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On a positive note, Senator Wieckowski talked at length about SB 775 and his continuing desire to overhaul and improve the entire system. When we asked whether there was any path forward to implement the good parts of SB 775, he said the current bill just punts the responsibility of the entire program to the California Air Resources Board (CARB) – so in theory, there’s nothing prohibiting more legislation that would direct CARB to implement some of SB 775’s features (for instance, not allowing rollover carbon emission allowances). Senator Wieckowski seems quite knowledgeable about environmental matters and concerned about other environmental issues, including decarbonizing the grid and promoting the use of clean vehicles. Overall, perhaps the most optimistic takeaway is that we have found an opportunity to work with a legislator who is not used to working with the grassroots but is open to our input, our help, and our support for pushing the environmental needle left. So let’s keep showing up!

By Jiggy of CAStateStrong

Help California Protect Your Privacy Online

California’s battle against the federal government rages on, this time on the issue of internet privacy. Back in March 2017, the US Congress approved a resolution to undo Obama-era internet privacy protections for consumers, and Trump of course signed it. Now our representatives in Sacramento are considering AB 375, a bill which would give us back the protections taken away by the federal government.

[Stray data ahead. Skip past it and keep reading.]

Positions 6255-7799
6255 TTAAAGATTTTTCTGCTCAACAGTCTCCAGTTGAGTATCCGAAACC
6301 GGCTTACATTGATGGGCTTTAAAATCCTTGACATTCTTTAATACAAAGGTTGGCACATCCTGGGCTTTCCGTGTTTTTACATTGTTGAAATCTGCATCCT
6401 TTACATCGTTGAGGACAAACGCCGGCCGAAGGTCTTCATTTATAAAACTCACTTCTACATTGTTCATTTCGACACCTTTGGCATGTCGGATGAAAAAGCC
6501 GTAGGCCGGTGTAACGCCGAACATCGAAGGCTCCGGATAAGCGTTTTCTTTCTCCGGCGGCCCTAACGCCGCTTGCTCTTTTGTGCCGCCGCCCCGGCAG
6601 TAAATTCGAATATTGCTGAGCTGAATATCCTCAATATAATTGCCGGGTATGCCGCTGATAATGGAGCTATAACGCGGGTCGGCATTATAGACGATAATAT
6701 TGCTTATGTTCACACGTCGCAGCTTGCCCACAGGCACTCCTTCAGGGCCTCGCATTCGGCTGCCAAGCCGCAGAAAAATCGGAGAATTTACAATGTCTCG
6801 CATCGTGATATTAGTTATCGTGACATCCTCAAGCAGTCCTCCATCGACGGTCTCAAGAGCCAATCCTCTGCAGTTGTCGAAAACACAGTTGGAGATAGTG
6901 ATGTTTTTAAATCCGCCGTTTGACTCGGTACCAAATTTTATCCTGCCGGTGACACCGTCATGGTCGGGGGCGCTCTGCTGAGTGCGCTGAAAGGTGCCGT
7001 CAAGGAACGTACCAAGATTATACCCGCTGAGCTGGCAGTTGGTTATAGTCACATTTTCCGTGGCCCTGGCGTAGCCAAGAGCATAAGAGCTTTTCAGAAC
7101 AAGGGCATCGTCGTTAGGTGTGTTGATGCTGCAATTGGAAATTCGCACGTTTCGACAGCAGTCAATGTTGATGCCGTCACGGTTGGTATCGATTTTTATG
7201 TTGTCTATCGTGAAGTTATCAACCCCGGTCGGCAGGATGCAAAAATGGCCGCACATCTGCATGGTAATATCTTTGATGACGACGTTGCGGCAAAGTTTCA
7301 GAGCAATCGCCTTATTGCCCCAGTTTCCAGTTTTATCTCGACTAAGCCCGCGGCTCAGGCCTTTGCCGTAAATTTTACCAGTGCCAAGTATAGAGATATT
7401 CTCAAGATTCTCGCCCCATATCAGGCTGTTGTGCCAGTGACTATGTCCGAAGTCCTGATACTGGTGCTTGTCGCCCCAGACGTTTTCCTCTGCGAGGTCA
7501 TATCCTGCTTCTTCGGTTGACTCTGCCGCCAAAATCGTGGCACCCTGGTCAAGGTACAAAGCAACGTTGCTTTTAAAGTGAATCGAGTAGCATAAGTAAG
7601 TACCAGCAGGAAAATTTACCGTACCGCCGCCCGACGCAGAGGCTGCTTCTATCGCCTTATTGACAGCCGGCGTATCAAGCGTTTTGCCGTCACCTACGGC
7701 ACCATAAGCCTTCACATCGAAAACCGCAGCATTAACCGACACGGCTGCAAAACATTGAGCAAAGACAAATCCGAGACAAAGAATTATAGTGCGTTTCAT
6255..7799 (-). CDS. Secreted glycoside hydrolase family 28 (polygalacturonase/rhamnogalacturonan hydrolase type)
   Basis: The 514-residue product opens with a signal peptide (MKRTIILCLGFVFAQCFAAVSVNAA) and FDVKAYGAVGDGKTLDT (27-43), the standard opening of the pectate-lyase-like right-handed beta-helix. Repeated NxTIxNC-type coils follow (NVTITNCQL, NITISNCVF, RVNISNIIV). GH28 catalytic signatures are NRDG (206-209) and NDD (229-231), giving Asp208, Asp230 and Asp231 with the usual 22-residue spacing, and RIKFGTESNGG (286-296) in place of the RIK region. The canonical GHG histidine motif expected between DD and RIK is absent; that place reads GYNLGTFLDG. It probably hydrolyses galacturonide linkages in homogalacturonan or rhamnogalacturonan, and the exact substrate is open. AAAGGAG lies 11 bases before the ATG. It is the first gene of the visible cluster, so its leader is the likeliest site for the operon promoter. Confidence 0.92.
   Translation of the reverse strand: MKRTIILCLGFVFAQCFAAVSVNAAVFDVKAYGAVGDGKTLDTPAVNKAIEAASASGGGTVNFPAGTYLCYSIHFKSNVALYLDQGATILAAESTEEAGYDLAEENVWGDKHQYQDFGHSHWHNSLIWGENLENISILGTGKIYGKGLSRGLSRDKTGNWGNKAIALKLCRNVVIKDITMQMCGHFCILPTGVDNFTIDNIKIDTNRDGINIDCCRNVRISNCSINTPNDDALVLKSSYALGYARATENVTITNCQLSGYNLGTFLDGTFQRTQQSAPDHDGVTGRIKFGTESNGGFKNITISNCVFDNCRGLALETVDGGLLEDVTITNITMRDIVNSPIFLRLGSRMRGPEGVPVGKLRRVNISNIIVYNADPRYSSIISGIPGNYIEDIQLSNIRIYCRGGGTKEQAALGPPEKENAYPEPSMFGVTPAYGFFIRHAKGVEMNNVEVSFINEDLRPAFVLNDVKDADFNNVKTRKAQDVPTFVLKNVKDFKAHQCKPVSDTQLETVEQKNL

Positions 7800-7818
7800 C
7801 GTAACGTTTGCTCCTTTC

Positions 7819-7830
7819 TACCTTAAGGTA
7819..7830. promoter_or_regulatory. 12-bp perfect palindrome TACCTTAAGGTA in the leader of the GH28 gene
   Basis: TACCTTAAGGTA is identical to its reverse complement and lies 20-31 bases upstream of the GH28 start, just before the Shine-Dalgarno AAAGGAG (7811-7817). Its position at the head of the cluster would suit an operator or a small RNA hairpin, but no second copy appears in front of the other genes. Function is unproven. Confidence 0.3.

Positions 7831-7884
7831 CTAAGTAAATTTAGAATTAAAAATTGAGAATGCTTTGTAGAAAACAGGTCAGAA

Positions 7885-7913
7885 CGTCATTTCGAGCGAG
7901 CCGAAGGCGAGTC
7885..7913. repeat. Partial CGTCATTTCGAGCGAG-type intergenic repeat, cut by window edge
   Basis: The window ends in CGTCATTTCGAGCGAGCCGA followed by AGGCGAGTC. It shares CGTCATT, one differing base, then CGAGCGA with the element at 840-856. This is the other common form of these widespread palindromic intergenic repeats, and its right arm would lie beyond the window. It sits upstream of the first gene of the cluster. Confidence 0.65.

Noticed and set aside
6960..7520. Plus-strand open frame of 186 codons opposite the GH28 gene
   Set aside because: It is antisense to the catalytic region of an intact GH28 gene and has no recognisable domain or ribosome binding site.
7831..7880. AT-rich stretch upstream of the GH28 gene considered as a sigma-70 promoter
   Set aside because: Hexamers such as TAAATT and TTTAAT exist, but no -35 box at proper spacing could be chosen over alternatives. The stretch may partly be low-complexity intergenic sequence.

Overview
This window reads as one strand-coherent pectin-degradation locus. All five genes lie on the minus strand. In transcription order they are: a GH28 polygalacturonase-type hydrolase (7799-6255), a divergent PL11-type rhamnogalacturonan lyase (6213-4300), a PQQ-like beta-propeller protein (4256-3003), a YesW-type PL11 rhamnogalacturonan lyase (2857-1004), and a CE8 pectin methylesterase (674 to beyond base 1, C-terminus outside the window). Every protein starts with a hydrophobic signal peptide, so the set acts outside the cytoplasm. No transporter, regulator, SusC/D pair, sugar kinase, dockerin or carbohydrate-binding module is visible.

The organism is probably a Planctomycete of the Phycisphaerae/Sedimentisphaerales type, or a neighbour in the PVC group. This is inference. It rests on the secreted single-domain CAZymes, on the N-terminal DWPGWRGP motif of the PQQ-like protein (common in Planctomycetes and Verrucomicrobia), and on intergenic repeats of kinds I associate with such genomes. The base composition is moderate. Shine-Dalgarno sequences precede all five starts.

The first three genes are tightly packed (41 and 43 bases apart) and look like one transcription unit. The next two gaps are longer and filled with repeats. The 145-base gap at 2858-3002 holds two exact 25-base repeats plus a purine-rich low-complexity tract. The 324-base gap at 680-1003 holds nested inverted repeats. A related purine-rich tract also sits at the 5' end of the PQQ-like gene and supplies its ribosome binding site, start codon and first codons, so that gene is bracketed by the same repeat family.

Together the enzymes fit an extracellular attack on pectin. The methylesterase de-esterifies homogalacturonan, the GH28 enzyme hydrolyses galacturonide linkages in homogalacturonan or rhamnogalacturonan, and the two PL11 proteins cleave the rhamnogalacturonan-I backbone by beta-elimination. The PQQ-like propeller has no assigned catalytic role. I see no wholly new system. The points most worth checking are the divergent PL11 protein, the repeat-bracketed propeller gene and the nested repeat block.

AB 375 would require internet service providers (ISPs) – namely AT&T, Comcast and Verizon – to get your consent before sharing or selling your information. It would also prohibit ISPs from charging you fees to keep your information confidential, or penalizing you if you opt for privacy.

In other words, the bill would give you some say-so over the companies that control the internet pipeline into your home, and that aim to profit off your personal information. As Representative Ed Chau, sponsor of AB 375, points out, your internet browsing history “can reveal highly sensitive information about you, including personal or sexual activities, political or religious interests, health or financial problems.”

“If your ISP wants to collect information about you while you’re surfing the web, and then use it for their own reasons, like selling targeted ads, they should ask your permission first,” Chau said.

Here’s a statement in support of AB 375 from our friends at Indivisible SF.

AB 375 has passed the Assembly, and has cleared the Senate Energy, Utilities and Communications Committee, as well as the Senate Judiciary Committee. In late August it’s likely to be heard by the Senate Rules and Appropriations Committees, then head to the Senate floor for a vote.

Nearly two dozen other states have introduced similar legislation, but California’s is furthest along in the legislative process, so once again our Golden State could take the lead and set a precedent for others to follow.

Contact your State Senator to let them know you care about your privacy online and want them to support AB 375. Or join these actions by the Electronic Frontier Foundation and Consumer Action.